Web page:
Indeed, BSI Speedway Ltd have so bastardised and devalued speedway in general but also the speedway world championships in particular for sponsors, advertisers and television companies alike that – even before Co-Vid 19 hove into view on the distant horizon – the SGPs survival to the end of this decade in anything approaching its current massively declining format looked seriously unlikely. Doubly so, if ever the present Polish Ekstraliga pipeline of riches that in reality underpins its business model ever begins to financially falter. Unless BSI could get their laughably unfulfilled strategic ambitions from two decades back re-presented as new initiatives and their bid contents presented with a straight face as if meant to be taken seriously by the speedway CEO equivalent of Forrest Gump, then their continued incumbency at the SGP seemed highly likely to ruin both company profitability and whatever remaining vestiges of credibility IMG have in Motorsports if their bid was – despite decades of virtuoso bungling – accidentally successful.
With Olympic Steve ‘Mystery Man’ Gould flying blind at the helm and Bellamy talking drivel while backseat driving, BSI’s covert guaranteed failure mission got accomplished with flying colours. Sadly, despite saving BSI an estimated of £25m in costs over the duration of the next FIM contract and another c.£30m of royalty payments also due from the eventual victor to further swell FIM coffers over the 2022-2031 period, Gould still left BSI by mutual agreement barely minutes after he had been hand-picked and anointed by Paul Bellamy. Once BSI’s traditionally flimsy back office structures and shocking customer experience kicked back in with a vengeance – plus general managerial ineptitude got further cruelly exposed by the virus – Bellamy urgently had to find a sacrificial victim to avoid any blame or any further stains upon an already distressed and severely stained leadership career at the SGP well-known for its broken promises and bungles. The virus continues to see Bellamy caught in the headlights of his trademark executive indecision and stymied like a dying goldfish gasping for air outside its suddenly broken bowl. Indeed, while CoVid continues, seemingly at random it also (slowly) forces BSI Speedway into the delay and/or belated cancellation (at glacial speed) of its various scheduled 2020 SGP series events. These cancellations now include the Cardiff British Speedway Grand Prix cash-cow upon which the whole BSI SGP house of cards ultimately depends for its meaning and profitability.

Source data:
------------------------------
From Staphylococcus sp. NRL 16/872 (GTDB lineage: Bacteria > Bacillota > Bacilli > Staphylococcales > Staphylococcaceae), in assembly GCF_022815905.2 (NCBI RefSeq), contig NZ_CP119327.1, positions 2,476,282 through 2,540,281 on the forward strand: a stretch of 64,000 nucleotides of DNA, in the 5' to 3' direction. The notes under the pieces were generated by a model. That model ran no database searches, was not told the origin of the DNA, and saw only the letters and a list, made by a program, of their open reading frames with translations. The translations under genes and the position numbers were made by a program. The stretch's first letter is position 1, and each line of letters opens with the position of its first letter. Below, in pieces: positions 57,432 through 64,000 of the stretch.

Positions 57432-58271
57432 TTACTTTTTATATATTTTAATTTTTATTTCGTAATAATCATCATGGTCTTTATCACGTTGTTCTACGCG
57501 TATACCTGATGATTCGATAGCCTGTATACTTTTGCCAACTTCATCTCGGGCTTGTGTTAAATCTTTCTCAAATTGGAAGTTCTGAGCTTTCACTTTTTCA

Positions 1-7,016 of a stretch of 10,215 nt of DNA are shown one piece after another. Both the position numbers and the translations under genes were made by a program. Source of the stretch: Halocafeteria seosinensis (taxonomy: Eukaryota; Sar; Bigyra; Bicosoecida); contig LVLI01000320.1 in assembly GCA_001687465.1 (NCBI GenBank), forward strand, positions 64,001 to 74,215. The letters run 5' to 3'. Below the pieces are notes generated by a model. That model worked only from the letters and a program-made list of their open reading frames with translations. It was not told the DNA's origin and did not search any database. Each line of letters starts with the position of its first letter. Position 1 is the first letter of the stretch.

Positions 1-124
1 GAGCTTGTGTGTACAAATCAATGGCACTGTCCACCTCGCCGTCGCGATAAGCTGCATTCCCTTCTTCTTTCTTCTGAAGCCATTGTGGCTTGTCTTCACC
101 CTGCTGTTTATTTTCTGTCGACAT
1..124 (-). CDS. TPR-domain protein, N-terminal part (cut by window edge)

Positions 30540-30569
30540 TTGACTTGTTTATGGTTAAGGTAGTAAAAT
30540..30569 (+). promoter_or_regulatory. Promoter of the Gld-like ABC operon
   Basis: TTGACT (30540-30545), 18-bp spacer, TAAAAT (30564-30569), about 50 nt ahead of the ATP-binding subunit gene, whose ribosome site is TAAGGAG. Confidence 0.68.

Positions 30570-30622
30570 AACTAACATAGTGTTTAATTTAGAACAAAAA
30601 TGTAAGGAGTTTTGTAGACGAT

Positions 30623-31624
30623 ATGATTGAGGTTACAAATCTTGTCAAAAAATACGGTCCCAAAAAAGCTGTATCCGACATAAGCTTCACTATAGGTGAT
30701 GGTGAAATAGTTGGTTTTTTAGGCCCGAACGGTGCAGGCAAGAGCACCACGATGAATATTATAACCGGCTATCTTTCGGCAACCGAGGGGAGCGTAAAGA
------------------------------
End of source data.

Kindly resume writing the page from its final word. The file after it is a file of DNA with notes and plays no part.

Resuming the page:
When the history of the BSI era SGP circus gets written and the World Speedway Truth and Reconciliation Commission identifies and sentences the guilty parties who knowingly ruined British and Swedish Speedway, grateful hosannas will ring forth for Gould along with chants of “Gould. Always believe in your soul. Gould.” Or the more prosaic, “There’s only one Steve Gould! Stevie, Stevie, Stevie Gould”. The name of this soon-to-be hallowed man of integrity – who almost single-handedly managed to save the bare decaying husk of what is left of speedway after the ministrations and nightmare-curse-cum-fever-dreams inflicted upon it by BSI via their barely transmissible and, ultimately, supremely missable de-invigorated SGP world championship series – will live on in glory forever after.
When all is said and done, we are left with brief but glittering memories of Steve Gould walking briefly amongst us. Who, amongst those lucky enough to read it – can really forget Gould launching himself on the unsuspecting SGP world with an all-holds-barred no-depth interview with Paul Burbidge in the pages of the Speedway Star? Or, indeed, how he so pointedly and magnificently called out its culture by parading around the SGP pits with his flies undone throughout? Some sniggered, while others recognised it as the deliberate searing rebuke of BSI management it really was.